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Entries in kevin twit (7)

Wednesday
Dec122012

Hail to a Great New Album: Indelible Grace VI

"My heart is stirred by a noble theme" is my best one-shot phrase to describe the experience of hearing (and hearing again) Indelible Grace's latest offering to the Church, Joy Beyond the Sorrow: Indelible Grace VI.  The impressive production choices and continued growth of the artists in the IG coalition alongside unapologetically gospel-drenched hymn lyrics make this album a feast for the ears, mind, heart, and soul.  As a worship leader in a local context, I can say that, per capita, I imagine more songs on this album being sung by my congregation than any of the previous albums.  In other words, I find more songs on this record transferrable to my local context, and I can't wait for us to sing these new, old songs.

Summary

Musically, the album is filled with singable melodies, enclosed in an artistic, elegant, country-folk-tinged rock sound.  The production is top notch--it's a beautiful album to hear with a nice set of headphones.  It shimmers with professionalism but doesn't sound plastic.  In other words, it is a human album, and the molecular base of its polish is an organic, not synthetic, compound.  

Theologically, it hits the nail on the head.  It emphasizes what the Bible does--salvation by grace through faith in Christ alone--and it beats that drum continually, fourteen songs strong.

The songs I would most likely employ in my context are: 

Musicality

This album is not over-arranged.  It is not dense and multi-layered.  You won't find a forty-track "wall of sound" anywhere.  The album breathes with a lot of restful "white space," exemplified in songs like "Thy Will Be Done" and "For the Bread Which You Have Broken."  It feels more mainstream, straight-up rock than their previous, more overtly folk-Americana records--straight beats, acoustic downstrums, epic, bluesy electric solos, plenty of B3 and other tasteful keyboards.  Here and there are touches of strings and country styles and instrumentation (e.g. pedal steel, banjo).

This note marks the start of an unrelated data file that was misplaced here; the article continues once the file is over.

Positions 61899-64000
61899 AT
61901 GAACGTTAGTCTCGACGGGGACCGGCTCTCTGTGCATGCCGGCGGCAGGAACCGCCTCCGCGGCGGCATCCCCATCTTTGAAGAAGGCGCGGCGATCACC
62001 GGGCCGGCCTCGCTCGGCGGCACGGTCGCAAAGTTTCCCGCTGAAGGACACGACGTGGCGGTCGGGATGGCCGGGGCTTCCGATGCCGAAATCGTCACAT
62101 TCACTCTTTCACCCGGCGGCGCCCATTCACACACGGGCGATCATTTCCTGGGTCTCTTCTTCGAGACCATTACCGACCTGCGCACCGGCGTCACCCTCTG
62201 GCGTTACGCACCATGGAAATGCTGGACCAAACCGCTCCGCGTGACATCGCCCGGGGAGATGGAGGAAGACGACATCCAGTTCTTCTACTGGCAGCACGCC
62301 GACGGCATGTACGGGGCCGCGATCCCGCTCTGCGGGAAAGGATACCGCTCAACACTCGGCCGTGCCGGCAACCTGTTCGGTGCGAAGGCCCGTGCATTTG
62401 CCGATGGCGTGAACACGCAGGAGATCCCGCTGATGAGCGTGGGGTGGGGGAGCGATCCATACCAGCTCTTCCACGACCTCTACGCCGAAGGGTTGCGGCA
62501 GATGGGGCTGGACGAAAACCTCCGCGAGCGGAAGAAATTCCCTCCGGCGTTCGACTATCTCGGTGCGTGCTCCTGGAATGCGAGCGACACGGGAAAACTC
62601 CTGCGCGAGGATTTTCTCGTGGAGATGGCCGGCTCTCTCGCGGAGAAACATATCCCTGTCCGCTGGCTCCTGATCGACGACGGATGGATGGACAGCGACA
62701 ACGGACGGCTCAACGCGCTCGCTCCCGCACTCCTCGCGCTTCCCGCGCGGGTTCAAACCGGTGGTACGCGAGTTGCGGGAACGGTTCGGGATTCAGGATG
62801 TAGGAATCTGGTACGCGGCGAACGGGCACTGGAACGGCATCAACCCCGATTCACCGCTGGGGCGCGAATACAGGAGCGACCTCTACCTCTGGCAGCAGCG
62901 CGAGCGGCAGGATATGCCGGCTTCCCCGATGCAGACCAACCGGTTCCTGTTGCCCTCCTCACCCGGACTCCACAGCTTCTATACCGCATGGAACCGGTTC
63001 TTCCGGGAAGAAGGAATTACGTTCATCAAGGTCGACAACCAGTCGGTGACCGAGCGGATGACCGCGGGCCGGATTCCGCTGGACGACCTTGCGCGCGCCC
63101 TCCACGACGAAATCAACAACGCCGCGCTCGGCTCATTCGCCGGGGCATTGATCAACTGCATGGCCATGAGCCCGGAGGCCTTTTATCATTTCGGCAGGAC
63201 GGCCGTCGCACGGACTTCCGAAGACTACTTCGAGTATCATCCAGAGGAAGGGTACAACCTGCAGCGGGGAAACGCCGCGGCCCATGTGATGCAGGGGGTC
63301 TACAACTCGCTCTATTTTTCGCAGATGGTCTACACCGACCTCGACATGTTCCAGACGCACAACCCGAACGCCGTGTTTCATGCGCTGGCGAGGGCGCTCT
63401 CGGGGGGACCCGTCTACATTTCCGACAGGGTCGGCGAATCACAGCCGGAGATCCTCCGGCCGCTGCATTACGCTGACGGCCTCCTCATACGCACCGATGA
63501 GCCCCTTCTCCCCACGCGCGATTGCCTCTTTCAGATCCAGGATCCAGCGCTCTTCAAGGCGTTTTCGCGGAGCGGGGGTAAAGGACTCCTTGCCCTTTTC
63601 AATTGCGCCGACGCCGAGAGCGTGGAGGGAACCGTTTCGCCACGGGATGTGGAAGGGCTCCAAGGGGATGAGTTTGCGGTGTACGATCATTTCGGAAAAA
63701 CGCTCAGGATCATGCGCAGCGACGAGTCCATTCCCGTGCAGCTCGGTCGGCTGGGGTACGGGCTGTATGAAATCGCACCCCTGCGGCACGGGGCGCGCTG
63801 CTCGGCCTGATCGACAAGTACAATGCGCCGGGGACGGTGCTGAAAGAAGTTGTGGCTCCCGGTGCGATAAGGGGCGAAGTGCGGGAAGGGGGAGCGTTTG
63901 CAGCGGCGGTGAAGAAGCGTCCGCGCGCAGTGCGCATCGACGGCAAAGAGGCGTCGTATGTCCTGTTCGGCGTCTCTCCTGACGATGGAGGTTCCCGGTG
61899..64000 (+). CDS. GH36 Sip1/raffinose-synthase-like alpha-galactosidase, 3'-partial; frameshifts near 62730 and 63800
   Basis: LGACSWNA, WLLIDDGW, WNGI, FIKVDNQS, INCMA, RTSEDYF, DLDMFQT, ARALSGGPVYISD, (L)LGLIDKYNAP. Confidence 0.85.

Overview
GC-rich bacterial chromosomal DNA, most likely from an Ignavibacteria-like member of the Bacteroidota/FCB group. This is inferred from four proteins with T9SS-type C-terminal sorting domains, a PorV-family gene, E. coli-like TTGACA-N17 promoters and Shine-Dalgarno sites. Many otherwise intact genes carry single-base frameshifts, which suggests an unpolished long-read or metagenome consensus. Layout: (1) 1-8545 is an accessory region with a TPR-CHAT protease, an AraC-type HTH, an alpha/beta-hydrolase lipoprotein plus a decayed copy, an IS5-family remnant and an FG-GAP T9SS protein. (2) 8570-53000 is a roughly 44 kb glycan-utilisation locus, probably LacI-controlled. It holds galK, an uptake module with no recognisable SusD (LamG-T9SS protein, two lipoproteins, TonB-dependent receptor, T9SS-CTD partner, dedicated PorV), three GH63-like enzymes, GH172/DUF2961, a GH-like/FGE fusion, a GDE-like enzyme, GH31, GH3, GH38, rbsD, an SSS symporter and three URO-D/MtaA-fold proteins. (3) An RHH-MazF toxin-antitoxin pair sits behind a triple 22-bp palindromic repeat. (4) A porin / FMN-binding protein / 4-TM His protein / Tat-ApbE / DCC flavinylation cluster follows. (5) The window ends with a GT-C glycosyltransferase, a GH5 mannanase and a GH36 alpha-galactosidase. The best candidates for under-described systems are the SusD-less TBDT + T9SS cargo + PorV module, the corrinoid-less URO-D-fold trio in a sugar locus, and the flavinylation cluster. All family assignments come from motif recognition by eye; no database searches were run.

There are no real driving, up-tempo numbers, but there are a few mid-tempo anthems, like "Pensive, Doubting, Fearful Heart," with its paced bluegrass backbeat, "Until the Daybreak," with its hammered Celtic-style turnarounds, and "Hail to the Lord's Anointed," with its four-on-the-floor feel.  There are some very exciting, soulful, bluesy electric guitar solos with great tone and musical fingering.  I'm thinking, in particular, about the epic moment a little over two minutes into "Did Christ Over Sinners Weep"  and the tucked wah-solo about four minutes into "Until the Daybreak."  The album's goal was obviously not to break new ground, musically, but the styles they worked in provide some very fresh, creative touches, like the left-and-right-panned, nearly contrapuntal banjo lines that bookend "From the Depths of Woe."

One note about "From the Depths of Woe."  This song has been around a long time in producer Kevin Twit's Reformed University Fellowship (RUF) circles, and it has made its rounds in many (mainly Presbyterian) churches.  I've always struggled with the song musically, because its syncopation and chord choices made Psalm 130's confessional lamentation feel too unfittingly happy for me.  This album goes to show that tasteful re-arranging and gentle massaging of tempo, singing style, and chord structure can make all the difference.  The slower tempo softens its melody's syncopated punchiness, and the opening two verses which ride around the relative minor of the key (as opposed to the tonic chord) "fix" the song for me.  And then, when in the third verse, the beat comes up and major chord hits, it explodes in glory, perfectly complementing the text for me.  Bravo, Kevin and the gang, for reminding me what good arranging does to tastefully frame a given text.  This is my favorite song on the album.